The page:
I am a sucker for the YouTube rabbit hole. Discovery UK’s “How It’s Made” videos, clips from “Running Wild with Bear Grylls” and the new series by Mike’s Mic, “An appropriately unhinged recap of Pretty Little Liars” are some of my recent favorites. But nothing has a hold over me quite like TED Talks. With over 3,900 of them to watch, these less-than-18-minute videos are a classic nighttime binge.
Even if you’ve never ventured down the TED YouTube spiral, their videos have been a pop-culture feature since they were first posted online in 2006. From classrooms to HR trainings, TED Talks have become the “modern gold standard for presentations.”
So, what has made TED a self described “viral video phenomenon”?
Carmine Gallo’s 2014 Forbes article highlights the three “unbreakable laws” of TED’s successful presentation style. The first of the three principles is emotion. The person on stage, standing beside the signature neon-red “TED” sign, is not only an expert in their subject, but a storyteller. They capture the attention of their audience, both in-person and online, with passionate delivery, humor, and “commanding body language.” They pull in people who would otherwise never be interested in the topic and leave them feeling like an expert.
The second law of TED Talks is novelty. In his TED Talk on “Why videos go viral,” YouTube’s Head of Culture and Trends, Kevin Allocca, explains that “in a world where two days of video get uploaded every minute, only that which is truly unique and unexpected can stand out.” Gallo’s article quotes Dr. A. K. Pradeep who explains that brains are trained to look for and retain “‘something that stands out, something that looks delicious.’” TED Talks are new, unique, and unexpected: that “something delicious” to satisfy our brains.
The third component that makes TED Talks so popular is their memorability. Alongside their oral presentations, speakers often use slideshows of pictures, which are scientifically easier to remember. TED presenters also hold our attention by focusing on one topic. Given their short format, videos are limited to one theme, keeping them perfectly short and sweet. The famous rule of three is also commonplace in TED videos. When packaged in threes, information is, as Dr. Ken Broda-Bahm says, “sticky”.
Gallos wrote his article on the laws of TED Talks almost eight years ago, but they all ring true today. Emotion, novelty, and memorability definitely trap me in the “Watch Next” cycle of TED’s YouTube channel, and I’m sure they’ll hook you too. So, here are some recommendations to start (or revisit) some binge-worthy TED Talks.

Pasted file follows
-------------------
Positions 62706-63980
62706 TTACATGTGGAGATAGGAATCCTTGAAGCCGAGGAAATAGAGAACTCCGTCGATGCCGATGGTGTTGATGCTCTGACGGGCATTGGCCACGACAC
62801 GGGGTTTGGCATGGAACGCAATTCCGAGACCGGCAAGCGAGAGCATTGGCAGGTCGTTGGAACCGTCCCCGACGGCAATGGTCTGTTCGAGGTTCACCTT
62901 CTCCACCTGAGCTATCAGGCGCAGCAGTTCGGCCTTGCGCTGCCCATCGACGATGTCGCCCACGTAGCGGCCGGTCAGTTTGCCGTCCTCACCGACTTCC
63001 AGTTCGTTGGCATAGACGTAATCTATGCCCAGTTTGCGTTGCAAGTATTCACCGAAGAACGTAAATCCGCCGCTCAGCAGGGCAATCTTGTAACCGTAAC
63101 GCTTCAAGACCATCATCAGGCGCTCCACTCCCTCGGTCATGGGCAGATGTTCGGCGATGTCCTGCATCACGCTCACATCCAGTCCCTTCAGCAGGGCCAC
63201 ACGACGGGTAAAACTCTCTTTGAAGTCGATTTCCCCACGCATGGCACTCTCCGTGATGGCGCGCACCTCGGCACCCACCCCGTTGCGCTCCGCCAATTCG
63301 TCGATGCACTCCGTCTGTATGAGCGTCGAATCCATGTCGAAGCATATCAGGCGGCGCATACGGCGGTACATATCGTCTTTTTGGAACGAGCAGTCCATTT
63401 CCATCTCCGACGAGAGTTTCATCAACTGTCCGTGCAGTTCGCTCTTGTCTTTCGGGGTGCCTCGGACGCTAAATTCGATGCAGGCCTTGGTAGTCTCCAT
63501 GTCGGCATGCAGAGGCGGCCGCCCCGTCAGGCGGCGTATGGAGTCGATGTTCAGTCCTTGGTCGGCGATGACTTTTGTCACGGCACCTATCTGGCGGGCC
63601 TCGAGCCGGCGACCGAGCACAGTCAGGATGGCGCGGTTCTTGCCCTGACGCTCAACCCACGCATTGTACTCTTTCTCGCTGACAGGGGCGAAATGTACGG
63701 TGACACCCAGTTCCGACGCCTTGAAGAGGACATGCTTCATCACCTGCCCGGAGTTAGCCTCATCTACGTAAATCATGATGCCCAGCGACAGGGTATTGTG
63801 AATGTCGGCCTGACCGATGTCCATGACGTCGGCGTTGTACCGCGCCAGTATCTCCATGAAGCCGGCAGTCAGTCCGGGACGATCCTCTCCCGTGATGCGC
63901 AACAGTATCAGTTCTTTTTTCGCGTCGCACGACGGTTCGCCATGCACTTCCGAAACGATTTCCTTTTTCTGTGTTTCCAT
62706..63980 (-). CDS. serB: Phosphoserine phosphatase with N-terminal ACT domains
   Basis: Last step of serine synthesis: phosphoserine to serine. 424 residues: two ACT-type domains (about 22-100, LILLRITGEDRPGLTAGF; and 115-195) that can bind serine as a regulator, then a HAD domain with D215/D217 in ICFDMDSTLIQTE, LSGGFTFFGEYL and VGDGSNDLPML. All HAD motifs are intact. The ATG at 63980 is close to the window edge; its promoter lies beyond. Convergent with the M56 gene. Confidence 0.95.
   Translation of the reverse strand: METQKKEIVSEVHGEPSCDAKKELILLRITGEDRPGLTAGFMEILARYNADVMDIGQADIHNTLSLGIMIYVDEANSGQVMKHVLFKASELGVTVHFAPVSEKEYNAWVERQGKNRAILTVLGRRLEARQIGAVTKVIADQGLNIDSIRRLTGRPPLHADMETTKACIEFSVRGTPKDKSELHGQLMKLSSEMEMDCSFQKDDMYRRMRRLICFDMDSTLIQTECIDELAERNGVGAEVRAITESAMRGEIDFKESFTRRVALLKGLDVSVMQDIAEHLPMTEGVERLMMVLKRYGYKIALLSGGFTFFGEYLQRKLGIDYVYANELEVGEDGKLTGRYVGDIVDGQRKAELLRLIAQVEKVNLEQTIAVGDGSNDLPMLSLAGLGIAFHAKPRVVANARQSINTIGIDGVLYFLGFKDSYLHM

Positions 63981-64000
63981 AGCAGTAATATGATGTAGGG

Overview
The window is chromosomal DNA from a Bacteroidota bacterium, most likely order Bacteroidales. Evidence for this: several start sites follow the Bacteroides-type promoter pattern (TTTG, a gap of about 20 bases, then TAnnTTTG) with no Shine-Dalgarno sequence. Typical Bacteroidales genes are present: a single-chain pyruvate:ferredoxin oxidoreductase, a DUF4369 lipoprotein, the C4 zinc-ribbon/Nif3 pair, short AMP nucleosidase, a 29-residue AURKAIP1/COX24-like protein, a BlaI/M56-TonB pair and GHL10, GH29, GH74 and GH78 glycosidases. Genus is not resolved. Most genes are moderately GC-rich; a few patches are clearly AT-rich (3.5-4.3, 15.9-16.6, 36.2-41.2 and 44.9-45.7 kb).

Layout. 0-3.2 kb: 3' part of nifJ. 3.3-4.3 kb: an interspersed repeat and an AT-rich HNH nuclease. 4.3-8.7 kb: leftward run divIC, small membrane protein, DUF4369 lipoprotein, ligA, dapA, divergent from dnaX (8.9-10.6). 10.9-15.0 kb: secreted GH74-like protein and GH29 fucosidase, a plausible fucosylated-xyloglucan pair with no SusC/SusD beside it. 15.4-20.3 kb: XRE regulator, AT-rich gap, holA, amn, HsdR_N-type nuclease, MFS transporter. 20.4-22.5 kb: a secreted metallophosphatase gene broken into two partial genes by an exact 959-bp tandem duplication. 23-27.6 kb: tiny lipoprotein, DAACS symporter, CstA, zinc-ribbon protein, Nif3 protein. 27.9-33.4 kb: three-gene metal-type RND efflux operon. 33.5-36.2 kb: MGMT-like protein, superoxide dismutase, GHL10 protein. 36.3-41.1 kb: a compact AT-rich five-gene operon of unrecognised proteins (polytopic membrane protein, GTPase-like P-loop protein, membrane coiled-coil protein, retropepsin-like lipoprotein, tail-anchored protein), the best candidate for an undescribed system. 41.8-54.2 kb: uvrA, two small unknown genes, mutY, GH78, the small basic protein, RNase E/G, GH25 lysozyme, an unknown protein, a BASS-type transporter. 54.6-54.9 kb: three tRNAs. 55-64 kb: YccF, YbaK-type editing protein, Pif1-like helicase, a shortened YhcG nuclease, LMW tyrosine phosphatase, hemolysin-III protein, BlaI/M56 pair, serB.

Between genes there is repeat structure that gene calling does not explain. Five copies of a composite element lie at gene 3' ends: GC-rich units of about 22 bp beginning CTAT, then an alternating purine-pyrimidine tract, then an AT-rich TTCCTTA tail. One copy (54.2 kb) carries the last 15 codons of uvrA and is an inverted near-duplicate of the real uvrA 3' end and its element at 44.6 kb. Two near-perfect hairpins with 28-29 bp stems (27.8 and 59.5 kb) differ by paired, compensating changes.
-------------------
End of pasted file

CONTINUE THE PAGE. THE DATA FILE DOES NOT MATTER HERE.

1. Tim Urban | Inside the mind of a master procrastinator
Given my looming deadlines, missing assignments, and unread emails it should be no surprise that this TED Talk is first on the list—and yes, it was the inspiration for this article. But my own procrastination tendencies aside, Tim Urban’s talk is the perfect representation of Gallos’s three laws.
The storytelling reflects his relatable, witty humor. The graphics allow him to balance a stress inducing topic with a lighthearted tone. And the new outlook he provides to think about accomplishing a task changed my approach to work.
Though I cannot summarize the concept better than he explains it in the presentation, Urban describes the mind of a procrastinator through three characters: the rational decision-maker, the instant gratification monkey, and the panic monster.
When faced with a task alone, the rational decision-maker would be capable of leaving ample time to complete it. The instant gratification monkey, however, serves as a distraction. Spending designated work time in what Urban calls “the Dark Playground,” the monkey enjoys more leisurely activities. Only when the panic monster appears and scares the monkey with a fast-approaching deadline does the monkey leave. This may fly in school or at work, if you, like me, perform well under pressure. But what happens when there is no deadline to release that panic monster? And if that question brings you the same dread that it does me, this TED Talk may be a must-watch for you.
2. Chimimanda Ngozi Adichie | We should all be feminists
I’m tempted to write all about my love for Chimimanda Ngozi Adichie and her writing, but I’ll save that for another article. Instead, I’ll speak to how, in 2022, her talk on feminism should be required reading.
This talk breaks the traditional less-than-18-minute format, but it is worth every minute. Though her commentary is not the end all be all of feminist theory, and I would like to think that much of what Adichie discusses is common knowledge, it is nice to be reminded of these basics. Her storytelling perfectly encapsulates moments that almost every woman can relate to. Instances where double standards, unreasonable expectations, and intersectional obstacles rear their ugly head in everyday life. Adichie turns a complex argument that I have struggled so many times to articulate into something that seems blatantly obvious: feminism is for everyone, not just women.
Adichie’s TED Talk reminds me that my feminism is not so much about my “womanness” as it is my deconstruction of the patriarchy. It reminds me to label the otherwise unaddressed moments of mistreatment as sexist. It was what made a 5th grade Isa identify with the word feminist and associate with it proudly. And if that’s not enough to convince you to watch this TED Talk, maybe the fact that it was quoted in Beyoncé’s “***Flawless” will.
3. Lera Boroditsky | How language shapes the way we think
When a professor pulls down the projector and shuts off the lights to show a video in class, I know it’s time for a brain break. I usually can’t help but zone out. Watching Lera Boroditsky’s TED Talk in a class on intercultural communication, was different. I was immediately hooked.